You’ve got to hand it to him. European Central Bank (ECB) boss Mario Draghi is a master of market psychology.
Mervyn King, the ex-Bank of England boss, always understood the importance of market expectations. He used various tedious football metaphors to explain how being a great central banker was like being a great striker.
You’d score a goal by persuading defenders and goalies that you were going to go left, and then you’d go right. Or down the middle. Or whatever.
But while Mervyn talked a good game, his on-pitch performance was a bit more ‘jumpers for goalposts’ than ‘bend it like Beckham’.
Mr Draghi on the other hand – well, Pele hasn’t got a look-in…
Draghi’s goal – to hammer the euro
Mario Draghi thoroughly surprised markets yesterday. He cut the ECB’s interest rates even further. The ECB’s key rate is now down at 0.05%.
As for the rate on money held at the ECB by commercial banks – well, the banks were already being charged 0.1% for holding their money with the ECB. Now it’s 0.2%.
So money’s gone from being ridiculously cheap to being ludicrously cheap. How’s that going to make a difference?
To the ordinary European, probably not much – not right away. But markets weren’t expecting any move at all. So it did exactly what Draghi wanted it to do – hammered the value of the euro.
Draghi’s not daft. He may not admit that he’s targeting the exchange rate. But one of Europe’s key problems is that the currency is too strong for most of its weaker members.
Draghi cannot force Italians and Greeks – or French for that matter – to make their economies more German. But he can force the euro – Germany’s currency – to become that bit more Italian.
A weaker currency can help a lot. Britain avoided deflation in the last few years mainly by crushing the pound via quantitative easing (QE). The US has managed to keep the dollar low and boost US competitiveness by doing the same. Now it’s Draghi’s turn.
But that’s not all he did. He launched yet another central bank scheme to buy stuff in the hope that it encourages some sort of economic activity. In this case, he’s buying asset-backed securities and covered bonds.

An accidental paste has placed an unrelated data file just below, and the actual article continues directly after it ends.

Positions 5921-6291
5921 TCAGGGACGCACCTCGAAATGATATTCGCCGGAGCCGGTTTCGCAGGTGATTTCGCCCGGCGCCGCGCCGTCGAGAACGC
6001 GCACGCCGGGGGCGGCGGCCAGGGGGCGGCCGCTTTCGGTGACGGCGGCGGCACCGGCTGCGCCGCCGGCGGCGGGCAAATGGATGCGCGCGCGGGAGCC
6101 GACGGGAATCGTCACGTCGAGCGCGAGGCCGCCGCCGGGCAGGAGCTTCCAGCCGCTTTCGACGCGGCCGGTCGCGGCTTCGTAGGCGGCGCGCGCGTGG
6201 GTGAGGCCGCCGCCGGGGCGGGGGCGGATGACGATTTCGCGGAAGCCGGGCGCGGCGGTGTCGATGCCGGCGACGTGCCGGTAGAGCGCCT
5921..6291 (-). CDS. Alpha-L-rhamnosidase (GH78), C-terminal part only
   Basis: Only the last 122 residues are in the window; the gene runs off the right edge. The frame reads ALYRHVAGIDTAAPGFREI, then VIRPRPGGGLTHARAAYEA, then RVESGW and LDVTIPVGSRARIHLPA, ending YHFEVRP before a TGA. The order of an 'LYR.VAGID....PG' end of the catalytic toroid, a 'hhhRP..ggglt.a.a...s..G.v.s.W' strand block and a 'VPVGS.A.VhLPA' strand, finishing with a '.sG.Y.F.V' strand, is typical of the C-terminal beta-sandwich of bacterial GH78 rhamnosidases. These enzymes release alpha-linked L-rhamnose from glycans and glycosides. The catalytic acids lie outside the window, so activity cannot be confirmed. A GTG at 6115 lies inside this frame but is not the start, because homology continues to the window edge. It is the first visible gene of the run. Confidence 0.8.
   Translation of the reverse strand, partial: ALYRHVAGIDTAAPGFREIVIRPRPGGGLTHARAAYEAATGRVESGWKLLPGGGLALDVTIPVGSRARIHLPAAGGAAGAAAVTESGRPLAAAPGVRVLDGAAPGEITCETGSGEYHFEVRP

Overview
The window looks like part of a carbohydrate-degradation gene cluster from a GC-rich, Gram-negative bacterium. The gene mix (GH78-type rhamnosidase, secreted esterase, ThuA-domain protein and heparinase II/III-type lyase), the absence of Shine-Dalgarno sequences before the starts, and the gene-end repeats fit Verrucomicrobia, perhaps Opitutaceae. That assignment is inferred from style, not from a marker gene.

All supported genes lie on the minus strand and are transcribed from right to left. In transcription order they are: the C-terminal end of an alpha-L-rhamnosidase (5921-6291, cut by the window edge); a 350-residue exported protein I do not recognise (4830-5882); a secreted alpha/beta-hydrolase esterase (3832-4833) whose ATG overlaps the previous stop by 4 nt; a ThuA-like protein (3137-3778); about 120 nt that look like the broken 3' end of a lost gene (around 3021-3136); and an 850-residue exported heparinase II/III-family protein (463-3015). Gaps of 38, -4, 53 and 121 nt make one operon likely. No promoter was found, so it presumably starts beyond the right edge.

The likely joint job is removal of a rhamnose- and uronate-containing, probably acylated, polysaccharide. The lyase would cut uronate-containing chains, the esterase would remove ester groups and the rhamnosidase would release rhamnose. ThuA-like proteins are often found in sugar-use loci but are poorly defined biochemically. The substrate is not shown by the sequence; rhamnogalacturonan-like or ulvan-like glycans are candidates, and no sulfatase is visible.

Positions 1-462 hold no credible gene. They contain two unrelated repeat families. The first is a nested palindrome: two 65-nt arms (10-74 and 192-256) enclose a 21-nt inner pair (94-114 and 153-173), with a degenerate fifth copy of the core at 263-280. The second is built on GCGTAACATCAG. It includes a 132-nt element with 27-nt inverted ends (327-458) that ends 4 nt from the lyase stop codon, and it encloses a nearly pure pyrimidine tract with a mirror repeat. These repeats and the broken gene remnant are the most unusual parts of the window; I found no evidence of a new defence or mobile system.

What is Draghi buying now?
First, what’s an asset-backed security (ABS)?
An ABS is what you get when you mix up a bunch of loans – mortgages, say. You then slice up the resulting mixture into different pieces, some of which are riskier than others. And you sell off the pieces to investors looking for income.
This is known as ‘securitisation’. You may recognise it from the subprime crisis – all those toxic mortgages that were bundled up and sold off, triggering the end of the financial system as we knew it.
But don’t let that bother you too much. We’re way too far down the financial rabbit hole these days to question whether it’s wise or not to stretch the link between creditors and end borrowers to the point where we only remember it even exists when something goes horribly wrong.
So, getting back to the ECB’s cunning plan…
The ECB wants to buy a load of ABS (it didn’t say exactly how much yet – the exact details follow next month). We’re talking mortgage loans and small business loans here. He’ll only buy the ‘top tranches’ – that is, the safest bits. But he’s also suggested he’ll buy the riskier bits if national governments are willing to guarantee them, according to Ralph Atkins in the FT.
That’s actually a pretty smart-sounding move. The ECB acts as a guaranteed buyer. So governments should be happy to guarantee the loans. If the governments guarantee the loans, then banks should be happier to write them. So the ECB gets to encourage governments to do some backdoor government spending, without actually breaking ranks with ‘austerity’.
Of course, the core problem is that Europe’s banks are still bust. So the chances of them suddenly embarking on a lending and ABS-creating spree seems minimal for now.
And it’s not quantitative easing – not in the style we’ve grown used to in the US and the UK, where government bonds are bought. Germany still adamantly opposes that.
But all that this means is that Draghi can go still further.
What does this mean for investors? Simple: buy Europe
As far as UK investors go, the point of all this is quite simple: whatever the details of Draghi’s plan, he is gradually pushing closer to full-blown money-printing. Even if he never gets there, markets will keep assuming he is.
So keep buying eurozone markets. Italy, one of our favourites, still looks cheap. And Europe-wide, markets certainly look better value than the US, which is expensive on most long-term measures. (That’s not to say it can’t get more expensive, but we prefer to buy cheap markets were possible.)
We’ll be looking at Europe in more detail in the next issue of MoneyWeek magazine. If you’re not already a subscriber, you can get your first four issues free here.
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On this day in history
Tsar Peter I was determined to bring Russia into line with the rest of Europe. So, on this day in 1698, he introduced a rather unorthodox tax policy.